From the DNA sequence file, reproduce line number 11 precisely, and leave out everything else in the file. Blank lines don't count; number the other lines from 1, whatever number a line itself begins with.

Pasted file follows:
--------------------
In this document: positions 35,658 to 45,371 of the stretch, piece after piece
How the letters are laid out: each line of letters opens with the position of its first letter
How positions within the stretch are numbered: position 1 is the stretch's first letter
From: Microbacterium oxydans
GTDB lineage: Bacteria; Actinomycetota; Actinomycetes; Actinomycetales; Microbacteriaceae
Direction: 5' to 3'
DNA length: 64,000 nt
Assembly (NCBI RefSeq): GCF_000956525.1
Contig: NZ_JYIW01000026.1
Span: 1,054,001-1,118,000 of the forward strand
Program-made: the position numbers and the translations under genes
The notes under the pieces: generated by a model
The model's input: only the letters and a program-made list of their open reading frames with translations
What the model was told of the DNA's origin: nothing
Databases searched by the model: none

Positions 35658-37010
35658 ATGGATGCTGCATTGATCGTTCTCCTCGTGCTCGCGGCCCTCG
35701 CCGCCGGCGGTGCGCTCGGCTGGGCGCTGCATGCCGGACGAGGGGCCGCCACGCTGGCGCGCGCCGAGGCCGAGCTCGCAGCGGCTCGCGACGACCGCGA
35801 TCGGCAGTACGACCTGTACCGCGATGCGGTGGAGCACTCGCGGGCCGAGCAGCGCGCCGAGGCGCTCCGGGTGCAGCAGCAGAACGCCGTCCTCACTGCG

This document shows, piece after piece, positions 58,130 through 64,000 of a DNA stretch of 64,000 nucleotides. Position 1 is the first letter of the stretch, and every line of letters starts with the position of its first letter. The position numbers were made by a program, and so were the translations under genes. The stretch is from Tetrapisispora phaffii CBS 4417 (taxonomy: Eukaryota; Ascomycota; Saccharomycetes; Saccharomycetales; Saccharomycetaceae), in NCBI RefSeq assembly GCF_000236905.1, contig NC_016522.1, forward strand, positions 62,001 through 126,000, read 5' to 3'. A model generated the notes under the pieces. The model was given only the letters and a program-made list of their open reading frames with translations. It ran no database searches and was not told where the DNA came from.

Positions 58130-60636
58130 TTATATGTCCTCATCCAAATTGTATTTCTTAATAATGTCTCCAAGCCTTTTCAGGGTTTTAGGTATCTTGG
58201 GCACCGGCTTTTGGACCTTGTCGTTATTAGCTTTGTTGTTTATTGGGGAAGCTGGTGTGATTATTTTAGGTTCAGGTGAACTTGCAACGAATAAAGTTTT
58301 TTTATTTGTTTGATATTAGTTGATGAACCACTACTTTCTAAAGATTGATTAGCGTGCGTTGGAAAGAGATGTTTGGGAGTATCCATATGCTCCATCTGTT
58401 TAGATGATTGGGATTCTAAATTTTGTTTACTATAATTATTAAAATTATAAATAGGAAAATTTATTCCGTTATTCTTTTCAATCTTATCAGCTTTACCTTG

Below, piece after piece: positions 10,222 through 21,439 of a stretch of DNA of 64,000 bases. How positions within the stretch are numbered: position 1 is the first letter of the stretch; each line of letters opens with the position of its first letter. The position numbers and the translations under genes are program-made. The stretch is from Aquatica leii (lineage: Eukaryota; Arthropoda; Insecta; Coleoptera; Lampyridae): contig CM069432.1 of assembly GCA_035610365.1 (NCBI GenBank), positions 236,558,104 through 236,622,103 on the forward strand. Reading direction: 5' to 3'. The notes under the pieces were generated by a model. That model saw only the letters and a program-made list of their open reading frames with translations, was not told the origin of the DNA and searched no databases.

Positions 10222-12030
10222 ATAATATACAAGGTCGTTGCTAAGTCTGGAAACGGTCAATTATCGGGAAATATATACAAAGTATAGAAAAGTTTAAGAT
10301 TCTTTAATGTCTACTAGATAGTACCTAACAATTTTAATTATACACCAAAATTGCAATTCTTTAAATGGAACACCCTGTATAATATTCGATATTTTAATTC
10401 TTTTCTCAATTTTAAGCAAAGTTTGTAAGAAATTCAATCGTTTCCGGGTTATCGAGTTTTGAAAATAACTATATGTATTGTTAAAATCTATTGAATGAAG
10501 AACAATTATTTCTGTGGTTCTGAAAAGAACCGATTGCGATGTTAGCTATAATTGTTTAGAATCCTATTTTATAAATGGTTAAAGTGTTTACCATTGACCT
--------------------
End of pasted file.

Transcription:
Program-made: the position numbers and the translations under genes